Design Selected for Los Angeles Convention Center Expansion

An adjacent pre-function area that offers city views; All renderings courtesy of Chu+Gooding Architects.

The City of Los Angeles, led by the L.A. Department of Convention and Tourism Development and the L.A. Bureau of Engineering, held a design competition as part of the “Expansion and Futurization Project” for the Los Angeles Convention Center (LACC). A panel of city representatives has recommended the proposed design by the team of Populous, lead design architect; HMC Architects, executive architect; Chu+Gooding Architects, interior architecture; and OLIN, landscape design. The city had previously requested proposals with a budget of $350 million from several architecture and design firms, and narrowed them down to three finalists, including those by the teams of Gensler with Lehrer Architects and AC Martin with LMN Architects.

Located in Downtown Los Angeles, LACC was designed by Charles Luckman and opened in 1971 with subsequent expansions in 1993 and 1997 by James Ingo Freed and I.M. Pei. As one of the largest convention centers in the U.S., LACC hosts 350 conventions and other events annually, and the proposed design will expand it from 870,000 to 1.28 million total square feet of meeting and exhibition space.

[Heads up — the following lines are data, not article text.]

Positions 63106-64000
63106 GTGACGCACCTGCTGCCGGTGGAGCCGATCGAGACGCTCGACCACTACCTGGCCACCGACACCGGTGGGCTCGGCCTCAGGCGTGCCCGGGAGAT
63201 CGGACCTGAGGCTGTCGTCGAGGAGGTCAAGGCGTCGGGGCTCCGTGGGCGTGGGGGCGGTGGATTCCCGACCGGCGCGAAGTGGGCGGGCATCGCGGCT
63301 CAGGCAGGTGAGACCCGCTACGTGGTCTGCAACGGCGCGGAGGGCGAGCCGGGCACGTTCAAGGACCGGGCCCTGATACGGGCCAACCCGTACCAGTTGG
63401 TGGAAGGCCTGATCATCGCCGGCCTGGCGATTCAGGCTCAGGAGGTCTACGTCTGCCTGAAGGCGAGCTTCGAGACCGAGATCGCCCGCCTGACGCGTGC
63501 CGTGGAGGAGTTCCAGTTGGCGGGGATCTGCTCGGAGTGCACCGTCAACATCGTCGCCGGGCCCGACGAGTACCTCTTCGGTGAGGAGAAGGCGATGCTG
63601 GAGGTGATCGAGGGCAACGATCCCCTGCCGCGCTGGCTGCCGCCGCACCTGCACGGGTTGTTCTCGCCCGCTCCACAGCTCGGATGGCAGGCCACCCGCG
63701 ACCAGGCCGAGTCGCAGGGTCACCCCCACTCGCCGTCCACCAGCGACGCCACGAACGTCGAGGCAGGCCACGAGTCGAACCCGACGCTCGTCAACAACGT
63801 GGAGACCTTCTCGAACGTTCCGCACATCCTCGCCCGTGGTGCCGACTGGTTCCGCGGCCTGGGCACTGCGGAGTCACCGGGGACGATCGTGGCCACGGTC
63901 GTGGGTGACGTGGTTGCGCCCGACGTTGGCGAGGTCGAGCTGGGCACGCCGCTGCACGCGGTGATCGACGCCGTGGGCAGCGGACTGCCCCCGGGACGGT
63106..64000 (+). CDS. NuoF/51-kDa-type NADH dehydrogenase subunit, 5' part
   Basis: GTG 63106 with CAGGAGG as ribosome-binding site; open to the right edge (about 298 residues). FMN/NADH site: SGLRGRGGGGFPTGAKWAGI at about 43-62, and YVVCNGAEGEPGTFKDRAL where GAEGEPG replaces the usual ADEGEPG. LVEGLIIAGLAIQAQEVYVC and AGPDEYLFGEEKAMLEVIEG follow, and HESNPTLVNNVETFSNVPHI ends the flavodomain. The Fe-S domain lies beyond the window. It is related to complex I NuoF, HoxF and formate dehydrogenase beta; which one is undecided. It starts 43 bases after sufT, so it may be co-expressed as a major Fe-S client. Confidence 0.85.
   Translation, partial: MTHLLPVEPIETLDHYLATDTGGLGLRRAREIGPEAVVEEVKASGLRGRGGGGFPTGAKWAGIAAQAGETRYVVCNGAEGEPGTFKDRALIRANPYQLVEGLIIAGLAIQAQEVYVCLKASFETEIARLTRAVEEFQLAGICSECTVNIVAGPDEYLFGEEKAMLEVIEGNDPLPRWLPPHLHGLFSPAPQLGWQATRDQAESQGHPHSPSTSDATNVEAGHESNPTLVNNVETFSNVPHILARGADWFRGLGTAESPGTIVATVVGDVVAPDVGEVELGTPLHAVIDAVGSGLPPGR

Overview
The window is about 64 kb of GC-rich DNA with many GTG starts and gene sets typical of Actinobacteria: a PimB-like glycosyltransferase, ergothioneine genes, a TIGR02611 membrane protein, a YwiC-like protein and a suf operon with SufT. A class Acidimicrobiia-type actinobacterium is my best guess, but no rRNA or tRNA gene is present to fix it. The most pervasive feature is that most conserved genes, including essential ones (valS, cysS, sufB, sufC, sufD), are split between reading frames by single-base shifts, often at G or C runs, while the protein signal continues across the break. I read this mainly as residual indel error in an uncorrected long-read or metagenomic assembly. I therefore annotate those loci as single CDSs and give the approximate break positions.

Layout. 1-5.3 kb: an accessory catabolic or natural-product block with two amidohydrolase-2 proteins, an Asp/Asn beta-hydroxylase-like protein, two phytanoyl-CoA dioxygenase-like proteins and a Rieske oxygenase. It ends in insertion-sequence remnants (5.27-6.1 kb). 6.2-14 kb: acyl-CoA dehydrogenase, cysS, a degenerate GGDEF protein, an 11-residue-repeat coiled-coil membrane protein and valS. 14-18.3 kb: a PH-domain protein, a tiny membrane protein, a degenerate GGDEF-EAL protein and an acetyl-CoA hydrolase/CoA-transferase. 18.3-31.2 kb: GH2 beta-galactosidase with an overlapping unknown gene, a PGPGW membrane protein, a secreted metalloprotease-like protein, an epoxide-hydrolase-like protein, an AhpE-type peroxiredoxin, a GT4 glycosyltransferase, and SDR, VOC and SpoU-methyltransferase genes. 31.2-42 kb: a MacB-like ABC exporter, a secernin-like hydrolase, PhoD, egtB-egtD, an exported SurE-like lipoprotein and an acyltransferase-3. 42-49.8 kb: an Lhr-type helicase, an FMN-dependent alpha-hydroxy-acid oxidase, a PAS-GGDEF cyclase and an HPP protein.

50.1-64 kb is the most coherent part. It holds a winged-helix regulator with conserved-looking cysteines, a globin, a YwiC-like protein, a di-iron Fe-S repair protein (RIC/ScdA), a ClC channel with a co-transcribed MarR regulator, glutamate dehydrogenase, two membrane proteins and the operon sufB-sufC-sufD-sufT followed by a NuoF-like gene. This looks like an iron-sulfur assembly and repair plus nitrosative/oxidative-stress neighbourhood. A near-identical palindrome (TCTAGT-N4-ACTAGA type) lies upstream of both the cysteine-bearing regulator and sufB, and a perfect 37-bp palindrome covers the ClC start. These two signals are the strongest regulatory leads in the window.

The winning proposal is focused on the theme of authenticity and communicating the culture of Los Angeles. It includes several additions that increase the number of meeting rooms, as well as a series of multi-use outdoor spaces that capitalize on the Southern California climate and better integrate the large complex with the fabric of Downtown, including the nearby Staples Center. Proposed additions include a new structure over Pico Boulevard linking the center’s South Hall and West Hall. The design also calls for an extensive renovation of the West Hall to incorporate a 70,000-square-foot, open-air ballroom topped with a 100,000-square-foot, sky-lit ballroom wrapped with glass and flanked with terraces. Brightly colored graphics—including paving designs, wall treatments, and other elements—unite the scheme and provide wayfinding. A later phase of the project calls for a 1,000-room hotel.

The City Council has approved the panel’s recommendation and is currently in the contract-negotiation phase with the team.